Google Translate, Bing Translator, Babel Fish—Or Is a Specialist Translator better?

Working within Limitations

If a database search for a literature review brings up an article that’s not written in English, your first reaction may be to dismiss it and move-on to the next article on the list. You could be missing a valuable article that could make an important contribution to your study.

Using one of the free online translation tools that are now available would probably not give you a word-perfect translation (especially if there is any complex terminology involved), but it may provide enough content to decide whether or not a complete translation of the article is worth pursuing.

The Promise of Machine Translation

Science fiction has offered two approaches to real-time translation of foreign languages: the fictitious babel fish from the Hitchhikers Guide to the Galaxy, and the complex machine translation of the voice commands of the Star Trek computers. Other than using the name for a translation software program, we haven’t made much progress with the babel fish, and voice commands for computers are still in the early stages of development.

In that context, we are left with software programs that either process text through rules-based systems or use statistical methodologies to track online language pairs. The current results are rough, often clumsy, and can best be described as basic ‘tourist-level’ translation.

Free Translation Options

If you are looking to translate a few phrases or an article abstract in an emergency, there are limited free options available to you:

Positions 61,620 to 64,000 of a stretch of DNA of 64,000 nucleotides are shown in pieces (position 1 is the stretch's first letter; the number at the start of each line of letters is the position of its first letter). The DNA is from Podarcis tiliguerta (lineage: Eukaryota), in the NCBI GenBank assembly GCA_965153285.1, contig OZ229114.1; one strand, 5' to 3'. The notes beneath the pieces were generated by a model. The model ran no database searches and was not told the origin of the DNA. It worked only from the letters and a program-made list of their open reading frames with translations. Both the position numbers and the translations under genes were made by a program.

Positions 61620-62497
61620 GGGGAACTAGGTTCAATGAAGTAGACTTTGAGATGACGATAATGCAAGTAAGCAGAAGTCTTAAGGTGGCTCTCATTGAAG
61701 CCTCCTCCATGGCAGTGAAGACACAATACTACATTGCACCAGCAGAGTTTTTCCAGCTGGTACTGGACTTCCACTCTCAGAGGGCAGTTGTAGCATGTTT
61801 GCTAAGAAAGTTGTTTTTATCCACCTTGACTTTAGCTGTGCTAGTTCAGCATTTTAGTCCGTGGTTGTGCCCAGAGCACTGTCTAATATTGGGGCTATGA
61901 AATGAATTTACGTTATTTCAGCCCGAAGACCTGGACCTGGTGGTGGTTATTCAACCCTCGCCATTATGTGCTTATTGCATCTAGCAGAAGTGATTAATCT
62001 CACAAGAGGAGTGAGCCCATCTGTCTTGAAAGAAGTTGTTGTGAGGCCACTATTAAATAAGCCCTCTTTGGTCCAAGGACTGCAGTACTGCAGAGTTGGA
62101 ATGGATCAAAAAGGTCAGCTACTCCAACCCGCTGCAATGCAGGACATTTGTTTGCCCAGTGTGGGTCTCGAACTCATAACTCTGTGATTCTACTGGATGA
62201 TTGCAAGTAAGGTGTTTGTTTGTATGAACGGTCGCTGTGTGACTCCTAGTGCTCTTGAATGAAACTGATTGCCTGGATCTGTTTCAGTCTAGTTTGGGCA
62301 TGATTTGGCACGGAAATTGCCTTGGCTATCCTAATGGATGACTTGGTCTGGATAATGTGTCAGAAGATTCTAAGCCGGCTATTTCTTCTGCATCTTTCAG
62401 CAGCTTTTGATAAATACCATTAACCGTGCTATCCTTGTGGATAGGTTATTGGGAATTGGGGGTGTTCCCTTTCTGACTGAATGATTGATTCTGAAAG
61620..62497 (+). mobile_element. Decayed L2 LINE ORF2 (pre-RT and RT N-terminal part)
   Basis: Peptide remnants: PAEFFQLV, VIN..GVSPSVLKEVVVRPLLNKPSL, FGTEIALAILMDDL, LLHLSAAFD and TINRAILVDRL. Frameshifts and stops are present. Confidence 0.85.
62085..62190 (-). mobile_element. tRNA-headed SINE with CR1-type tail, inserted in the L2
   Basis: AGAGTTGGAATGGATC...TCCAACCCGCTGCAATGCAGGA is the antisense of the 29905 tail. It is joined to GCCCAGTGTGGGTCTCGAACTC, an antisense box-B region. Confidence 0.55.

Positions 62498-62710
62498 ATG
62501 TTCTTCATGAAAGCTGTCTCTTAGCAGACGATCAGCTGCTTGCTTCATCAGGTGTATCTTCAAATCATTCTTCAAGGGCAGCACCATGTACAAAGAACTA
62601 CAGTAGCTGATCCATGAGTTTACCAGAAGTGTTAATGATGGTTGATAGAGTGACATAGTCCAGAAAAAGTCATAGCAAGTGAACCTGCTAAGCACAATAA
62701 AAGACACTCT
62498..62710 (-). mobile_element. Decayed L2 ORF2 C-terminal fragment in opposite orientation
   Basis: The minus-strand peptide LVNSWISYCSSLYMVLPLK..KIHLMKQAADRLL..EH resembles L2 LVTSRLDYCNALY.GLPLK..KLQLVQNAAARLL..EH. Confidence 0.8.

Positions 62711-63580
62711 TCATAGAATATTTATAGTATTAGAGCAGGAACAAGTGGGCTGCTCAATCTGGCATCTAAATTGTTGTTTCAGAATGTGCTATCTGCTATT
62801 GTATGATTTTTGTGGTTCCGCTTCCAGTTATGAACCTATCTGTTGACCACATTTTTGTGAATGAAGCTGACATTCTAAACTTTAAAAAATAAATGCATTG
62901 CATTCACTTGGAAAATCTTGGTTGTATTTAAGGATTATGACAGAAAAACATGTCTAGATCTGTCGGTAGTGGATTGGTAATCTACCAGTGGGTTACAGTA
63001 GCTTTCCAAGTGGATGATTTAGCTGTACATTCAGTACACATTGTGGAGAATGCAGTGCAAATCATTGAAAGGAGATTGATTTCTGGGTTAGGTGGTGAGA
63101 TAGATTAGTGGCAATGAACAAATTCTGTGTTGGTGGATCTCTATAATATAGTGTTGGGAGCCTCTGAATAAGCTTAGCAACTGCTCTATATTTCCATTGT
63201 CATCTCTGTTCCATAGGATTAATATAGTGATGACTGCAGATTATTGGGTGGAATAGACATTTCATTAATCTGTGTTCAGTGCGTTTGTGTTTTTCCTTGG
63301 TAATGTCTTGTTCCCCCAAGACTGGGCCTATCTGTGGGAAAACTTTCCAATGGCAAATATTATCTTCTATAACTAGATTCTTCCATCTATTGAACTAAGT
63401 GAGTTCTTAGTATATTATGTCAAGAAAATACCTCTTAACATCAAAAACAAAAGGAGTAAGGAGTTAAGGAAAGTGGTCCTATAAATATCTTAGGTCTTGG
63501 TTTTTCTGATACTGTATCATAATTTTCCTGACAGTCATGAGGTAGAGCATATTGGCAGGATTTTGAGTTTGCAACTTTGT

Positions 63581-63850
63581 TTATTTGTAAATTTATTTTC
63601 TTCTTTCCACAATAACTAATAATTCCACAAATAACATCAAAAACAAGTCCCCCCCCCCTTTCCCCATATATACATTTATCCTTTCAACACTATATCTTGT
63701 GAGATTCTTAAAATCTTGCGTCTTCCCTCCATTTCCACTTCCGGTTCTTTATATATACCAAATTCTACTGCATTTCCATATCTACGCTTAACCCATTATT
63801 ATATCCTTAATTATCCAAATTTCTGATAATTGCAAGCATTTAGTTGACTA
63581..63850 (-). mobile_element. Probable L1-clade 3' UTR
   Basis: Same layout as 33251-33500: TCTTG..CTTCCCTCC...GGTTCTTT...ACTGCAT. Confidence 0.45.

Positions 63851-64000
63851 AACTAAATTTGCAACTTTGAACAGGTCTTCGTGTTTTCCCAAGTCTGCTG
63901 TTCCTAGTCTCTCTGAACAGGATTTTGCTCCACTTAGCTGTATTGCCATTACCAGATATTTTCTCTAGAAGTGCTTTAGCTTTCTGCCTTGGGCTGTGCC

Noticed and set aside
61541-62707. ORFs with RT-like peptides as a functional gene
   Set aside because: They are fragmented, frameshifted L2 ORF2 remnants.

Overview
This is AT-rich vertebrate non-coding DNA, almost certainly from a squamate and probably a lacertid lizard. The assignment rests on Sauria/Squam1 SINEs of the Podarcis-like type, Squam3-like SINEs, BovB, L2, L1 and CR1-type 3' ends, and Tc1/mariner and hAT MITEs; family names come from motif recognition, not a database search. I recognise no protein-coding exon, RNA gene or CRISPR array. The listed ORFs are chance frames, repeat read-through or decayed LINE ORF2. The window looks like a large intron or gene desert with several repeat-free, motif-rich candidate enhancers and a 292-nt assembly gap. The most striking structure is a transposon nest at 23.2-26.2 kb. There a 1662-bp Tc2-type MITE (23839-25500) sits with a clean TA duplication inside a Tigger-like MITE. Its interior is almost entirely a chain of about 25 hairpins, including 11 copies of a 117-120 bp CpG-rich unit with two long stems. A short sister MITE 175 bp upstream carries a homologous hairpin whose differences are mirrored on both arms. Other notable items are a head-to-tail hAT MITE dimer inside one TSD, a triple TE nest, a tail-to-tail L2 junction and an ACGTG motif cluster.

• Google Translate – which first emerged from beta testing in 2006. It is fast, free, and will translate phrases, websites and entire documents. Translations to and from English are much easier than other language pairs (Spanish to Dutch, or Turkish to Thai).
  • Bing Translator – formerly Yahoo’s translator offering, limited to five thousand characters.
  • Babel Fish – the original translation software product, launched in 1999, sold to AltaVista in 2003, and when AltaVista was sold to Yahoo the same year, Babel Fish became the Yahoo translator. In 2014, the Babel Fish name was revived by Ocean Networks and now operates as a single phrase translation option — definitely ‘tourist-level.’

A Strategic Approach

Complete and accurate machine translation may be several years away yet. As such, translation of your academic research should never be left to the mercy of online software options. The level of sophistication may be enough to help you get a rough translation of an abstract, but beyond that, place your work in the capable hands of specialist academic translators who understand the specific terminology of your field and are native speakers.

This may require additional planning and budgeting in the delivery of your research paper, but as the saying goes, you get what you pay for.


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